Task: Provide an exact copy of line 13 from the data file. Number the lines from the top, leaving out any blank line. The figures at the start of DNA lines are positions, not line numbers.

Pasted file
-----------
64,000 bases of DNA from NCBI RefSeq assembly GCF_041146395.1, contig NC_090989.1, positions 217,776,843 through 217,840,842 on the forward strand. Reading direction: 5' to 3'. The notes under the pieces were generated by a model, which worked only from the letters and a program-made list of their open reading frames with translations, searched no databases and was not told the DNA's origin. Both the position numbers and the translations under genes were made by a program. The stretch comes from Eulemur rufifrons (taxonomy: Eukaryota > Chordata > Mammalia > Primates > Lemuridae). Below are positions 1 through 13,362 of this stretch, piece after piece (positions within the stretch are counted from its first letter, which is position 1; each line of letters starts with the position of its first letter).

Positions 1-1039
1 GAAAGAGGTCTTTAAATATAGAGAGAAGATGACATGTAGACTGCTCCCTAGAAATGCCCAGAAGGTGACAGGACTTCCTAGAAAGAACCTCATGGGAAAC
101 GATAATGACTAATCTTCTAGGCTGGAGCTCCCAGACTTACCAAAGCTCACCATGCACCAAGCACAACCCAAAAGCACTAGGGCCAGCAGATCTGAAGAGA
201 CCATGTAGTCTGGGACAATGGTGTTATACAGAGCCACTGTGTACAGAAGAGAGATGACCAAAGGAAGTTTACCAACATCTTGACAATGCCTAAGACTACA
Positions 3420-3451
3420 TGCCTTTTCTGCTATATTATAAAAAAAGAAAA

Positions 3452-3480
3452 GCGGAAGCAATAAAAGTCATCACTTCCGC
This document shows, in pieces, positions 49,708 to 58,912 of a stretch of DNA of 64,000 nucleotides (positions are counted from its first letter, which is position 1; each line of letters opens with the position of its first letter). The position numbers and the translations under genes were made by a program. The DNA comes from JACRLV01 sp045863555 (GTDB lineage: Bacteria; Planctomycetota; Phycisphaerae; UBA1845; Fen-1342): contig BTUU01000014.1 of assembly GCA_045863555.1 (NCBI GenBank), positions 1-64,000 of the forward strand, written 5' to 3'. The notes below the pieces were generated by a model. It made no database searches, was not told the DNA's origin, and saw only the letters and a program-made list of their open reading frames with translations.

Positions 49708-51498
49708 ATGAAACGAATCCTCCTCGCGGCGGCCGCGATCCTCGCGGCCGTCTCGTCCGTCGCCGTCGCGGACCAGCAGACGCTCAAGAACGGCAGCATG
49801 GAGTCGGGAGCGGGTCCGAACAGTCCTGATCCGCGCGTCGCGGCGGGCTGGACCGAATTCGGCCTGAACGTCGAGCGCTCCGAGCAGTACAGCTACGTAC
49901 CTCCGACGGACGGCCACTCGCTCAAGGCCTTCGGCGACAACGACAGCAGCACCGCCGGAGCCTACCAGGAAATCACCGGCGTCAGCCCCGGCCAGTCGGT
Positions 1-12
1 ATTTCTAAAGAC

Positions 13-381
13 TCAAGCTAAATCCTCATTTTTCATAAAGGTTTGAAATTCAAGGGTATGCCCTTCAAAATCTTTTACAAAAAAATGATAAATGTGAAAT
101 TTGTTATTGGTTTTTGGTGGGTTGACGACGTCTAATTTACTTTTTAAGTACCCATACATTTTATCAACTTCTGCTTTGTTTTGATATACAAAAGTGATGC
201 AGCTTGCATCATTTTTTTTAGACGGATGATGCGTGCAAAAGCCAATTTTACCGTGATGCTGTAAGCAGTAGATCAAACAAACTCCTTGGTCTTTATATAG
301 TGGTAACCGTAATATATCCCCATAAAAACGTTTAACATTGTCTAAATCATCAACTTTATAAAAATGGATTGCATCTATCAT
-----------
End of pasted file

49801 GAGTCGGGAGCGGGTCCGAACAGTCCTGATCCGCGCGTCGCGGCGGGCTGGACCGAATTCGGCCTGAACGTCGAGCGCTCCGAGCAGTACAGCTACGTAC